• Oscar Lira December 8, 2011 03:33 am

    What great tips for beginners

  • Jason St. Petersburg Photographer December 8, 2011 02:41 am

    Very well put together and comprehensive post with great examples. Thank you whoever the guest contributor was for the effort.

    One thing I like to see in an online portfolio (slideshow) is the ability to control the slideshow. I like to be able to pause on an image for as long as I want as well as to be able to go forwards and backwards. I have built this feature into my own portfolio:

    http://jasoncollinphotography.com

    The one thing I did not see (may have missed it) was the number of photos to include in one's portfolio. I have been told 10 images for the home page portfolio. It seems most people do not spend the time looking through even all ten and upon landing on the home page then click on to the specific type of photography they are interested in where there are other gallery portfolios that can contain as many images as desired.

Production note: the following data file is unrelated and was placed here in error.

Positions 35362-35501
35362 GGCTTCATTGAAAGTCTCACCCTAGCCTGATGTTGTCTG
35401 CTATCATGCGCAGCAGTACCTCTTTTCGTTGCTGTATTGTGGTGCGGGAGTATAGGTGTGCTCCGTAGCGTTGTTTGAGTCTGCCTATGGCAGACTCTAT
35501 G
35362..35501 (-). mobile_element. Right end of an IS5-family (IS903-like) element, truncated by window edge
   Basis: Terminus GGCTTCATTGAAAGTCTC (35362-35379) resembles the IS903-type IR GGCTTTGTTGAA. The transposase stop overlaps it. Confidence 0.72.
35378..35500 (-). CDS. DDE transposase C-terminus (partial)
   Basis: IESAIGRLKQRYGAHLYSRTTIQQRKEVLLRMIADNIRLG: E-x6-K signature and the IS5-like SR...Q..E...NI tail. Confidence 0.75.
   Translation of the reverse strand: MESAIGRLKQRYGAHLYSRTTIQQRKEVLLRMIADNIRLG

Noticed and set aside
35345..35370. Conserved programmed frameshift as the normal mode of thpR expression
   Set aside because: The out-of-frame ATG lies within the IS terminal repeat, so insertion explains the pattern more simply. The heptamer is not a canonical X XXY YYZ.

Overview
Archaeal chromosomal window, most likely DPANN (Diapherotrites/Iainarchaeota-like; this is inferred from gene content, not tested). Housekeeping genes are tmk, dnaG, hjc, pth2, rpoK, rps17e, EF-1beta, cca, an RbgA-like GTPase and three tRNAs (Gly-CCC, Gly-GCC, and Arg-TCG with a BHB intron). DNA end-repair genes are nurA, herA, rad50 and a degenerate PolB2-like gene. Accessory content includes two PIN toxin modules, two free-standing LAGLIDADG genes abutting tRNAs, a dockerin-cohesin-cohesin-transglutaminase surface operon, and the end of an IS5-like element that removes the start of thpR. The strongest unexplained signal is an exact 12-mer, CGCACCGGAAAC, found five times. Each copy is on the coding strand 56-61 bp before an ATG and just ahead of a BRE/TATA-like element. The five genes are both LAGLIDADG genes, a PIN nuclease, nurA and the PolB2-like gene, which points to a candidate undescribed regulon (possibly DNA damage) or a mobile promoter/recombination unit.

Any suggestions on the number of images to include on the home page? Any further stats about how far into a slideshow visitors typically make it?

  • Erik Kerstenbeck December 8, 2011 02:36 am

    Hi

    Excellent article as always - learned a bunch. Although we have a website, it is our blog that draws the most attention as it updated almost every day and is our working Portfolio. People tend to enjoy following our adventures through this Blog. We recently completed an entire series of tips about Boudoir and now are going to Maui for some well deserved fun.

    Here is a shot from the beach!

    http://kerstenbeckphotoart.wordpress.com/2011/12/07/honolua-bay-maui/